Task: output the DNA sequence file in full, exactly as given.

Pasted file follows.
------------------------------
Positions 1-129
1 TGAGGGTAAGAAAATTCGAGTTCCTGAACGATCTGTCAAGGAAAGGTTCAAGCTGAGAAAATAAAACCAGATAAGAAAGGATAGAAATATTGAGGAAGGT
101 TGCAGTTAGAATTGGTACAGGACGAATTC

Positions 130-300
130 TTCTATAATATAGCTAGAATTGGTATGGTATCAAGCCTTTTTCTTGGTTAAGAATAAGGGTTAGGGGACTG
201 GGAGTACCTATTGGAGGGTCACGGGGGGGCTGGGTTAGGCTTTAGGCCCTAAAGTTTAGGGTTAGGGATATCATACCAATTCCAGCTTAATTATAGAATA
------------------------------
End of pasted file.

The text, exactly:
Positions 1-129
1 TGAGGGTAAGAAAATTCGAGTTCCTGAACGATCTGTCAAGGAAAGGTTCAAGCTGAGAAAATAAAACCAGATAAGAAAGGATAGAAATATTGAGGAAGGT
101 TGCAGTTAGAATTGGTACAGGACGAATTC

Positions 130-300
130 TTCTATAATATAGCTAGAATTGGTATGGTATCAAGCCTTTTTCTTGGTTAAGAATAAGGGTTAGGGGACTG
201 GGAGTACCTATTGGAGGGTCACGGGGGGGCTGGGTTAGGCTTTAGGCCCTAAAGTTTAGGGTTAGGGATATCATACCAATTCCAGCTTAATTATAGAATA